More than "1 or 2" people grow hamata under something different than optimal conditions. In fact, I think RC has quite a few...If you think 2 people are all, perhaps it is time to do some sleuthing work.
You're kidding right? ...you DO know where Hawai'i is...right? What do you mean "it's more humid"? More humid than what...Indonesia!?!? They're both islands (well one is technically an archipelago, but whatever) that have relatively little land mass, and lest you forget the main property of an island....they tend to be surrounded by water. Ergo - its humid! Go dig up some average monthly temps for, for example, Honolulu and Pontianak. Pontianak is actually a few degrees warmer for about 3 months of the year; otherwise, temps are so similar in both places that it hurts. Of course, in both places it'll be less humid further inland than on the coast, but let me put it to you this way. Houston is about an hour from the Gulf of Mexico. Dallas is about 4.5 hours north of Houston. The average relative humidity in Dallas never falls below 52%. See where I'm going with this? I don't know if theres even a part of IDN where you could drive for 5.5 hours, and not eventually start getting closer to the ocean. If you drove down the center of the main island longways, it'd take more time than that, but you'd be equidistant from the ocean on both sides, and still not 5.5 hours away from it. Again, beside the point.Hawaiian climate is not the typical lowland condition Ron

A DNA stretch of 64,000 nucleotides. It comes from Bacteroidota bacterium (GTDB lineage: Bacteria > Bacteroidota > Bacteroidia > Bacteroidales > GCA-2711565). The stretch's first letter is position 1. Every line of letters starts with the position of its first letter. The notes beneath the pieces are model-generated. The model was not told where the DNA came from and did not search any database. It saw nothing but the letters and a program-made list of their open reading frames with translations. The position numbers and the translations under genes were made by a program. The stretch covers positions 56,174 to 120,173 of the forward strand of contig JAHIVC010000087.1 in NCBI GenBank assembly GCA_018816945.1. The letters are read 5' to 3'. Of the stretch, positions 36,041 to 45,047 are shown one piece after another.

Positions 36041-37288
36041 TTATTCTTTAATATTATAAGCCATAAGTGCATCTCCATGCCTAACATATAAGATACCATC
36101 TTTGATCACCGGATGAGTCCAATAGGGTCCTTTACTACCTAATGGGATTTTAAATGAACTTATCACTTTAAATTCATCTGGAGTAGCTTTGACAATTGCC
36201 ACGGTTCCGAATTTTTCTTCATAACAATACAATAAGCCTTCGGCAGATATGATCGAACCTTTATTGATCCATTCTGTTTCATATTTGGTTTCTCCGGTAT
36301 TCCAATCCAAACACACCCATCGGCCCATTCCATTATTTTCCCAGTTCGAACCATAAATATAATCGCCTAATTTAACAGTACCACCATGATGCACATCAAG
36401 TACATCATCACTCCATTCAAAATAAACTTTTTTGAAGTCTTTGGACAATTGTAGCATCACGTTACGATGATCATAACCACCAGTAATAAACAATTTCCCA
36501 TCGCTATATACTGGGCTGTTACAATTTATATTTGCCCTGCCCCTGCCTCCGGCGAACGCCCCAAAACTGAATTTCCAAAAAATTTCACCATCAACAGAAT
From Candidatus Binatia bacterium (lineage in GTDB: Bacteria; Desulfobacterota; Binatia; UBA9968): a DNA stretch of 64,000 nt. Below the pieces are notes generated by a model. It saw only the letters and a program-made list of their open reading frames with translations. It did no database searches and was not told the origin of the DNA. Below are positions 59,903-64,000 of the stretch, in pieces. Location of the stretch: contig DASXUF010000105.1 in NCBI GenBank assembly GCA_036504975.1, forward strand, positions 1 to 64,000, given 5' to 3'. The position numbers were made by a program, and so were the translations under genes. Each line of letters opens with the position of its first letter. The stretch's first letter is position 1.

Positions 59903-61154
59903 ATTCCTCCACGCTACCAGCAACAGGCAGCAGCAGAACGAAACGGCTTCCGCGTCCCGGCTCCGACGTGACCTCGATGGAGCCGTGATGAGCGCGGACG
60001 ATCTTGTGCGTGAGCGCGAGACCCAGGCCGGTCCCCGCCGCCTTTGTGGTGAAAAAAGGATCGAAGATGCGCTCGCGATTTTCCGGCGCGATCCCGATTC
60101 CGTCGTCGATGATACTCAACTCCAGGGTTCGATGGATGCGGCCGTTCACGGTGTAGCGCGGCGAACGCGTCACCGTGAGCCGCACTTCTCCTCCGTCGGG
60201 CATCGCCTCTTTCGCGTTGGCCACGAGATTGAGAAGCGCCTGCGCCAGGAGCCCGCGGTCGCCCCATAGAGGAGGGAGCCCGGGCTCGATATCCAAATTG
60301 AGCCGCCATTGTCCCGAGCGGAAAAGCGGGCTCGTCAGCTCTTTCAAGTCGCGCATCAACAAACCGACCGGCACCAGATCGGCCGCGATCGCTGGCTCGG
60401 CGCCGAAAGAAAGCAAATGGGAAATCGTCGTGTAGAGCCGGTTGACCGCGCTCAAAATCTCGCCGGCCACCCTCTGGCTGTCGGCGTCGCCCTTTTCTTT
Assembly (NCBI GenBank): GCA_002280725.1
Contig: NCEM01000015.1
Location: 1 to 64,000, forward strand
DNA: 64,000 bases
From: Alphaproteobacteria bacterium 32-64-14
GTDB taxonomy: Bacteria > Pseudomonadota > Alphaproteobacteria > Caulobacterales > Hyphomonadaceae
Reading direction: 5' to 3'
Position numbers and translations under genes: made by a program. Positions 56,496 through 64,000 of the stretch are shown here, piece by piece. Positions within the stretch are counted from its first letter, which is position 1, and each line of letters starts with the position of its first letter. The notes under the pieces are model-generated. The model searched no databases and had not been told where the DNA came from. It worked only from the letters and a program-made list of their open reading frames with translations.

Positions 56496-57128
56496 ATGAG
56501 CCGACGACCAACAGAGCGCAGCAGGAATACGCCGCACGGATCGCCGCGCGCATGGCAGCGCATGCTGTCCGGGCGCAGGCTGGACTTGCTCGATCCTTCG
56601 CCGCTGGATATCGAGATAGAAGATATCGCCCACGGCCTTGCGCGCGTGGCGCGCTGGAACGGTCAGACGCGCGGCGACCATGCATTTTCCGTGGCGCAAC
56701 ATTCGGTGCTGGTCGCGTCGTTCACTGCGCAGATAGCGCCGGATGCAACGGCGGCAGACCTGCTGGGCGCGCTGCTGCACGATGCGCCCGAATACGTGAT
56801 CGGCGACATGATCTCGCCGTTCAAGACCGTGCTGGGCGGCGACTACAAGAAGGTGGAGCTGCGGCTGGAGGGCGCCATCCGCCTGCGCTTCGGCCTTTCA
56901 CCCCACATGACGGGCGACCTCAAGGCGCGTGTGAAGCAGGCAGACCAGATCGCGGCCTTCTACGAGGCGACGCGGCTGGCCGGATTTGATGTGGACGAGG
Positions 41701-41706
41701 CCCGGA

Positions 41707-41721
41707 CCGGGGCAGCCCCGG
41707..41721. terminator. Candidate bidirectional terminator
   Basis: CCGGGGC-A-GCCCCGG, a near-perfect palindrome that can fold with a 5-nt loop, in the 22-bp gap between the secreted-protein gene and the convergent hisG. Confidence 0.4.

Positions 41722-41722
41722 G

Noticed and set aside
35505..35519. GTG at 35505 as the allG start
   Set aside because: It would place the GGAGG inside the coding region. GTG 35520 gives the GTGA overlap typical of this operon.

I've heard you say 6 months wasn't long enough to be growing plants in “adverse” conditions. I've also heard you say that you'd have to grow it for at least a year. Now you're saying even 2 years isn't enough. Do you really, honestly think, that a plant would grow well under “adverse” conditions for 2 years, then without showing any signs of being unhappy, would randomly keel over and die? In the words of Arnold, “LET'S GET SERIOUS!”.
So we're putting words in my mouth now? Look at RC's plants that have been in lowland conditions for years...they look amazing. Same with *******'s HL stuff he grows LL. As you know, humidity can help a plant to be happy even if temps are far from optimal. Thus, my collection isn't the best example, since I grow everything inside at around 30% or lower humidity, in about a constant 85 degrees. My fusca Sarawak is pitchering, and low and behold, it's range is 1200-2500m (sibuyanensis range is only 1500-1800m. My tobaica has pitchers on every leaf its made since I've had it, but thats because its “really” an intermediate, right ? (it inhabits a wide range, overlapping sib's range). My eymae x stenophylla x lowii does VERY well, though its parents are all highland, one ultrahighland even. But OF COURSE that's because its a hybrid, right ? I could go on like this, but, next point...
Results: the plant is still alive but without pitchers. So is that what you call it good growing? then yes Ron you are right.
Looking at the site I posted above, you can see that sibuyanensis has this “***” next to it. I'm just going to go out on a limb here and assume you don't speak German, so I'll be so kind as to translate the meaning of that given at the bottom of the page: “can be cultured under both lowland and highland conditions”. (emphasis added)